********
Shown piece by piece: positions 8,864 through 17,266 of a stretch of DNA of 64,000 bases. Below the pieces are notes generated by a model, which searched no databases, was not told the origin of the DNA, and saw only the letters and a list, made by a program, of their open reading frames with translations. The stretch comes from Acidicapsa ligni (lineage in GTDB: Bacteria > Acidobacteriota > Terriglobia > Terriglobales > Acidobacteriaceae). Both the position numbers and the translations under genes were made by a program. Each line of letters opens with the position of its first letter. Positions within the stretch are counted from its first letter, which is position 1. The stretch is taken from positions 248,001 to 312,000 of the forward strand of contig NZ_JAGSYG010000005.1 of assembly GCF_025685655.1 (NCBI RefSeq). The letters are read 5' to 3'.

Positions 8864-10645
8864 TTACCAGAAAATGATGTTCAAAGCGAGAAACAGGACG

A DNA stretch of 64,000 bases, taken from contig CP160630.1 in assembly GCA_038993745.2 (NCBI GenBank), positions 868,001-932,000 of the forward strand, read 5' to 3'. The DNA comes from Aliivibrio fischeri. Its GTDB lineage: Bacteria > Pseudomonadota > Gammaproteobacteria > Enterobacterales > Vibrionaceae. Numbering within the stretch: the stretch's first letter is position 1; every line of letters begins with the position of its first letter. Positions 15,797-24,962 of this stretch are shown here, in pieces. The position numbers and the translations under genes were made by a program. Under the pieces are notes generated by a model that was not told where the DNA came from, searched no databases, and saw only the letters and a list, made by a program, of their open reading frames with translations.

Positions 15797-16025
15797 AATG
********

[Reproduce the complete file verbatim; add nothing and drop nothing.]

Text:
Shown piece by piece: positions 8,864 through 17,266 of a stretch of DNA of 64,000 bases. Below the pieces are notes generated by a model, which searched no databases, was not told the origin of the DNA, and saw only the letters and a list, made by a program, of their open reading frames with translations. The stretch comes from Acidicapsa ligni (lineage in GTDB: Bacteria > Acidobacteriota > Terriglobia > Terriglobales > Acidobacteriaceae). Both the position numbers and the translations under genes were made by a program. Each line of letters opens with the position of its first letter. Positions within the stretch are counted from its first letter, which is position 1. The stretch is taken from positions 248,001 to 312,000 of the forward strand of contig NZ_JAGSYG010000005.1 of assembly GCF_025685655.1 (NCBI RefSeq). The letters are read 5' to 3'.

Positions 8864-10645
8864 TTACCAGAAAATGATGTTCAAAGCGAGAAACAGGACG

A DNA stretch of 64,000 bases, taken from contig CP160630.1 in assembly GCA_038993745.2 (NCBI GenBank), positions 868,001-932,000 of the forward strand, read 5' to 3'. The DNA comes from Aliivibrio fischeri. Its GTDB lineage: Bacteria > Pseudomonadota > Gammaproteobacteria > Enterobacterales > Vibrionaceae. Numbering within the stretch: the stretch's first letter is position 1; every line of letters begins with the position of its first letter. Positions 15,797-24,962 of this stretch are shown here, in pieces. The position numbers and the translations under genes were made by a program. Under the pieces are notes generated by a model that was not told where the DNA came from, searched no databases, and saw only the letters and a list, made by a program, of their open reading frames with translations.

Positions 15797-16025
15797 AATG